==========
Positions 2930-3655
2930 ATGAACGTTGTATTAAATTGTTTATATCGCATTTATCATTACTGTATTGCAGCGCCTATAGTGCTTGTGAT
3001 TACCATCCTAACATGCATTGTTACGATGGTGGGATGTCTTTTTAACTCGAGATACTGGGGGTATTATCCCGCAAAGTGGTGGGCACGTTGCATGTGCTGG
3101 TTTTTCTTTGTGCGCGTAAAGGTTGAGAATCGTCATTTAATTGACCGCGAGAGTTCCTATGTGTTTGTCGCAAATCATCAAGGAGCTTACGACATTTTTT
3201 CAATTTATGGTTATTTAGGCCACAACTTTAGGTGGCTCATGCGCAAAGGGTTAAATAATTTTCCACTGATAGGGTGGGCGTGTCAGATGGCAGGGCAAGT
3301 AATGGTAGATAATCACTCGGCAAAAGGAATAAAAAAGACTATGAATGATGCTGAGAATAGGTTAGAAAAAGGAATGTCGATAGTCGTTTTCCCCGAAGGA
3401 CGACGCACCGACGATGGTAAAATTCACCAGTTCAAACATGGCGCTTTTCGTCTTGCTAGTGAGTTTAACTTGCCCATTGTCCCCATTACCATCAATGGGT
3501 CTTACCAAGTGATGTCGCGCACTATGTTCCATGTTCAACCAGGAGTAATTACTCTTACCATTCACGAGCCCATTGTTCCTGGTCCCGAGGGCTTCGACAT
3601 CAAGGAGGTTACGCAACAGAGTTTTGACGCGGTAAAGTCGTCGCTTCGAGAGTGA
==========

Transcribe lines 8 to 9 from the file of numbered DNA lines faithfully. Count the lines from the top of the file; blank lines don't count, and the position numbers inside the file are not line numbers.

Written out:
3501 CTTACCAAGTGATGTCGCGCACTATGTTCCATGTTCAACCAGGAGTAATTACTCTTACCATTCACGAGCCCATTGTTCCTGGTCCCGAGGGCTTCGACAT
3601 CAAGGAGGTTACGCAACAGAGTTTTGACGCGGTAAAGTCGTCGCTTCGAGAGTGA